Masahiko Satoh is known for his cold, technical piano playing. Here on this album he is even more formal, combining "teutonic" free improvisation with academic musicianship. Percussionist Midori Takada is obviously in the supporting role to the two leaders, who don't always interplay successfully. It's even more strange that here in this live recording, in fact all concert long, Satoh and Tae Kwan exchange with each other on solos almost without having a common ground for their music.

A few years later this trio will release their next album, a studio one this time, with guest New York reedist Ned Rothenberg, who demonstrates a much better communication and really better realized potential. Still, on "In Moers", they demonstrate some raw ideas more than real musicianship.

For Tae Kwan though, this collaboration was an important step towards his quite successful international solo career.

ELTON DEAN The Cheque Is in the Mail

Album · 1977 · Avant-Garde Jazz
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The year is 1977 and synthesizer still isn't a every band's (boring) toy as a decade or two after. There are two kind of jazz albums incl. synthesizer coming from seventies - rare very creative,almost unique works combining new sounds possibilities with improvisation in a true jazz tradition key and others - where musicians are openly fascinated by their expensive toys and enjoy their possibilities more than care about the music they produce.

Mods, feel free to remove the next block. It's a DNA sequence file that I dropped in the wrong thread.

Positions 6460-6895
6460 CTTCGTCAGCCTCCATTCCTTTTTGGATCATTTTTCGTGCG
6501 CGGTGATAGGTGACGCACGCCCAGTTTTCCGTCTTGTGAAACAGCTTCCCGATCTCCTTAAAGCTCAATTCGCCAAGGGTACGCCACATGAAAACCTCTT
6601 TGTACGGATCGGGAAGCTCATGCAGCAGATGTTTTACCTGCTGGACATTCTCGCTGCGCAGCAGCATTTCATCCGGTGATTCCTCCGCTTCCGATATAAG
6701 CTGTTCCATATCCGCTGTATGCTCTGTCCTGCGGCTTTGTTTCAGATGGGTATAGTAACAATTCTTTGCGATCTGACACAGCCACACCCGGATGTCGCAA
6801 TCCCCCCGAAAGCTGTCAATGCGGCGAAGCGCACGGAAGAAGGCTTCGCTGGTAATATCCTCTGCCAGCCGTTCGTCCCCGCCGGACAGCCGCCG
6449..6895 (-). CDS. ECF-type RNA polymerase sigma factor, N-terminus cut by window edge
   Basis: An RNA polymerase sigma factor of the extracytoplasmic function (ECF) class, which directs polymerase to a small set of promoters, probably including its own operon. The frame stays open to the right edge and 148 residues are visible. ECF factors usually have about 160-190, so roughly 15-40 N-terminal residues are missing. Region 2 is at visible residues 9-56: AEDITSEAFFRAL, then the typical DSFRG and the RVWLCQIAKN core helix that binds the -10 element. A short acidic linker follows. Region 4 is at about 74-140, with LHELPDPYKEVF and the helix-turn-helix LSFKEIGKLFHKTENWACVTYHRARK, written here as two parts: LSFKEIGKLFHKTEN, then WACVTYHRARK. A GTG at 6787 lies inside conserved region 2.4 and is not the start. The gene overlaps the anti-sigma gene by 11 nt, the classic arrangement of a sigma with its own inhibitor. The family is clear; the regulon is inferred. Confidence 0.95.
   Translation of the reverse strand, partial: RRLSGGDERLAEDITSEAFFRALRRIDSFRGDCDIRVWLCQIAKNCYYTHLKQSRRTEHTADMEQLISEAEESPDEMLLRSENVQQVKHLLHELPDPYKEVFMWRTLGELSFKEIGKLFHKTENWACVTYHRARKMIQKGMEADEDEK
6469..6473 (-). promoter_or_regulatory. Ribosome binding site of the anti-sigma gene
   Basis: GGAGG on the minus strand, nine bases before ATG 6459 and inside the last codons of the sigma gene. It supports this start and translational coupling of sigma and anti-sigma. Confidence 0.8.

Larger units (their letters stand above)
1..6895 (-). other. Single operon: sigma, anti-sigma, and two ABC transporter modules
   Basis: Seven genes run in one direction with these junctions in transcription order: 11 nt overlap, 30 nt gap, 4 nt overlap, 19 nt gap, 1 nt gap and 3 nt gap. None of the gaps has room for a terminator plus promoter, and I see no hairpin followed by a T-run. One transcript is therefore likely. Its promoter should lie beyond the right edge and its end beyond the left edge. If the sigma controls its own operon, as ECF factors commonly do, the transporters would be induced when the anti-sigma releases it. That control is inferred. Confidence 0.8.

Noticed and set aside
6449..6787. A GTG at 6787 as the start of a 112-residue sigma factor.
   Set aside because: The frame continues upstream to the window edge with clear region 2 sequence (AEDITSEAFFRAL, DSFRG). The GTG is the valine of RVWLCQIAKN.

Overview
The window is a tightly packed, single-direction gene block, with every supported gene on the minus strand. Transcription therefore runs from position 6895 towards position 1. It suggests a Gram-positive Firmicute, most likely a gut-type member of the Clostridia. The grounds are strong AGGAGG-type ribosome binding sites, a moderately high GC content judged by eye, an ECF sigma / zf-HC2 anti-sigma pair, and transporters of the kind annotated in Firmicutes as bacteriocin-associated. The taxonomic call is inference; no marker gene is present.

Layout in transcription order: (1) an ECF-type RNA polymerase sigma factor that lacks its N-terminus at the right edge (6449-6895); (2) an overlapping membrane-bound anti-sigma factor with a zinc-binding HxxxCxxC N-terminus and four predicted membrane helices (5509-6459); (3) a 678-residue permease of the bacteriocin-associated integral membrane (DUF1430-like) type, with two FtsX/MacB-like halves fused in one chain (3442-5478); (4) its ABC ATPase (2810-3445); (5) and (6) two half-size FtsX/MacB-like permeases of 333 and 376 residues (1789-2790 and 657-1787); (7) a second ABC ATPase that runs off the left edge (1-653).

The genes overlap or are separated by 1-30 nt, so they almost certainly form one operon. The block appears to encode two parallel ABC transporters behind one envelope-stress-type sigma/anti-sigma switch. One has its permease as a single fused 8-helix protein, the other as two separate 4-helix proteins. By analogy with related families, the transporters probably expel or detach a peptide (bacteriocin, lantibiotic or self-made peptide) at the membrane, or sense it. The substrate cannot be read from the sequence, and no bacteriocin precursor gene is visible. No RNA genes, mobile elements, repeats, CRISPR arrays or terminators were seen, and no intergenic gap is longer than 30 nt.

"The Cheque Is In The Mail" unfortunately belongs to the second category. Two of leading British scene's reeds players saxist Elton Dean and trumpeter Kenny Wheeler are part of the trio with American drummer/percussionist and keyboardist Joe Gallivan. Dean has already released few suite successful albums as leader (demonstrating very own combination of avant-garde jazz and tuneful, even sentimental rock-songs influenced composition). His solo career is radically different from the music known from his previous band - Soft Machine. Gallivan was a Soft Machine member too (he replaced Robert Wyatt in a band), but as Dean is obviously attracted by free jazz here.

Unfortunately, nothing works properly on trio's album. Credited to Dean as leader, "The Cheque..." is in fact an evidence of how much Gallivan enjoys his synthesizer. Playing extremely free (or better to say - demonstrating the possibilities of his expensive toy in a form of free improvs) on whole album, Gallivan doesn't care much that both reeds players can't find the way how to play and most of time just add some minimalist solos here and there without even expecting of having a chance for true musical collaboration.

Nothing happens till the very end - ten-songs album stays in reality a bag of bulky unrelated sounds. Probably at the time of release it has some special attractiveness containing those spacey early analogue synths' sounds, but from distance of time it doesn't sound attractive anymore. Obvious collectors item, hardly more.